By Barbra Murray, Contributing Editor
The U.S. industrial sector is turning heads, including those of the Goodman Group and the Canada Pension Plan Investment Board. The companies just formed a new venture, the Goodman North America Partnership, to invest $890 million in logistics and industrial properties in key North American markets.
The increasing interest in the U.S. industrial market is not just local; it’s coming from beyond U.S. borders as well. Sydney, Australia-based Goodman and Toronto, Ont.-headquartered CPPIB serve as a case in point.
“Foreign buyers have been flooding into the U.S.; this is sort of a trend we’ve been seeing the last couple of months,” Kevin Thorpe, chief economist with commercial real estate services firm Cassidy Turley, told CPE. “There’s been a noticeable pickup and part of that is you’re seeing a flight to safe assets and some of that is spilling into the U.S. in terms of real estate. It started right around March, April, when things started to get really rocky globally. That’s when we saw this shift.”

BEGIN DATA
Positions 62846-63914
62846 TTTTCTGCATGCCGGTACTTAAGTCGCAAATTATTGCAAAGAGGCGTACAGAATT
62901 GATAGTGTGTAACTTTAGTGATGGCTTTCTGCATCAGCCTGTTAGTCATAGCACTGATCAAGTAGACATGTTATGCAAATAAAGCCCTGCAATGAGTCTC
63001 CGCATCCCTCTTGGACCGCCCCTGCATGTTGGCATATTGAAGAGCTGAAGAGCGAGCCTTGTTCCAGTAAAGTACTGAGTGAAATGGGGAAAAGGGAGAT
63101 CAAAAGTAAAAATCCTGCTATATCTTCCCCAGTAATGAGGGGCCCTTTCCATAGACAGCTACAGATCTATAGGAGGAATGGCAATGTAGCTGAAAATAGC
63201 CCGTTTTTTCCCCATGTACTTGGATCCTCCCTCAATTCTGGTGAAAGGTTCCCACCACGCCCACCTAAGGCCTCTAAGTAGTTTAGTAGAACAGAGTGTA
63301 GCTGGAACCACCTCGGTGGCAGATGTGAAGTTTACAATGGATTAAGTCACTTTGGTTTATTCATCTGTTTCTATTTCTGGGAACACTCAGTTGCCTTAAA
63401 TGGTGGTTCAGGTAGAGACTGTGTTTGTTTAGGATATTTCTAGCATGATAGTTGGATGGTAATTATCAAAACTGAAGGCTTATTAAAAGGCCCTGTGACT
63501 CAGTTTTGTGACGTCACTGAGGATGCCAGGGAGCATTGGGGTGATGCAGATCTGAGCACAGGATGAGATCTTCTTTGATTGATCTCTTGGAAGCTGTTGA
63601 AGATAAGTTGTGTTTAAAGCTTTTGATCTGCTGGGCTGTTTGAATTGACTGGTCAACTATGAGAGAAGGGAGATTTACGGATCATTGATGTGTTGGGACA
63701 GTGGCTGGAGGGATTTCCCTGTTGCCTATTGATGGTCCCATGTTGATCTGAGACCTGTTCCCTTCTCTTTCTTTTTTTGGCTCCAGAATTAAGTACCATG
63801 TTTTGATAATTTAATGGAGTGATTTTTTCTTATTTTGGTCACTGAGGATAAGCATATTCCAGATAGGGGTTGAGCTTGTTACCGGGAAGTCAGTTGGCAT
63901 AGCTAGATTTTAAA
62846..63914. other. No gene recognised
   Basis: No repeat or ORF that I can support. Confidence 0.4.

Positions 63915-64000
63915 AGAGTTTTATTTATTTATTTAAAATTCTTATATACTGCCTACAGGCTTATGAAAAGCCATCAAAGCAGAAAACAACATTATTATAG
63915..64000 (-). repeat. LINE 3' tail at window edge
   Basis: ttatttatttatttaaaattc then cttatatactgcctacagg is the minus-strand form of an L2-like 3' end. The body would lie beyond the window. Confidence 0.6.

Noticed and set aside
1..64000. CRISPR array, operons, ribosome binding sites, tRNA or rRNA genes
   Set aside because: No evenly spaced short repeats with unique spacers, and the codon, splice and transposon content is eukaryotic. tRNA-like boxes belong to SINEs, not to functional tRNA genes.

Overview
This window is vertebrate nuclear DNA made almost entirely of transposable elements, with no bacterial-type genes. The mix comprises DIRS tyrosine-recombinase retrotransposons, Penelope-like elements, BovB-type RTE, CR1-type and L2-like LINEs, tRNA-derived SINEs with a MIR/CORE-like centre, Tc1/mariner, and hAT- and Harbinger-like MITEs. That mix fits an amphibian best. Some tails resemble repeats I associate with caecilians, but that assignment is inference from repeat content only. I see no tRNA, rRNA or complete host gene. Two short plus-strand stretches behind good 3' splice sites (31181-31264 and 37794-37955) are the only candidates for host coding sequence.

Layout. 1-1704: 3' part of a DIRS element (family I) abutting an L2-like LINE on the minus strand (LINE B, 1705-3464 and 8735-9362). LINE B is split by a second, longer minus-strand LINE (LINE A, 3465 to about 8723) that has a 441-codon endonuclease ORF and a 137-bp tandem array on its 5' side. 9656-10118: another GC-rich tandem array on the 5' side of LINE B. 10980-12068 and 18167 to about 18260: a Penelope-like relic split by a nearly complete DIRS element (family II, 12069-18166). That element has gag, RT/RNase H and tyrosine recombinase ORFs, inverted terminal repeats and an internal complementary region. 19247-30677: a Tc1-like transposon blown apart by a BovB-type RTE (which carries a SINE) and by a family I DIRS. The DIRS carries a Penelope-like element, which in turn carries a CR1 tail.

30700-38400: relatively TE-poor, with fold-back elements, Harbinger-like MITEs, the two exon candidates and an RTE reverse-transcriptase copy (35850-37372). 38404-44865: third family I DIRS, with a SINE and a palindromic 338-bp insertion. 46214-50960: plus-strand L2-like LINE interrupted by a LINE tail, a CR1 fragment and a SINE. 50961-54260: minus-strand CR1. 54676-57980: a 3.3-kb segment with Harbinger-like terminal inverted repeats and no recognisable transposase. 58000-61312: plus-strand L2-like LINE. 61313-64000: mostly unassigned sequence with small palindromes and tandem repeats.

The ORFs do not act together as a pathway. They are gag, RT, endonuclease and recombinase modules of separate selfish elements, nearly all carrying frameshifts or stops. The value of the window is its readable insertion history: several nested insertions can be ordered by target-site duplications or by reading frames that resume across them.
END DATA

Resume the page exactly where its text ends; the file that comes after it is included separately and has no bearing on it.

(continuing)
Goodman and CPPIB’s 55/45 partnership calls for a respective contribution of $490 million and $400 million to fund GNAP’s activities, which will initially focus on development-led endeavors. The timing of the venture, marking CPPIB’s first direct investment in the U.S. real estate market, appears to be just right.
“There are real growth engines in the industrial sector that make it feel pretty safe in upside,” Thorpe said. “You have the auto sector, which has been driving growth, energy, technology, and you’re actually seeing this trend of manufacturing jobs returning to the U.S. So there are many positive developments.”
As noted in Cassidy Turley’s second quarter report, for the last six quarters, the U.S. industrial sector has averaged 20 million square feet of demand. “That’s very, very close to where we were in ’05, ’06, so it’s been quite a turnaround,” he added.
When the market demands, GNAP will incorporate the acquisition of value-add and stabilized assets into its investment strategy.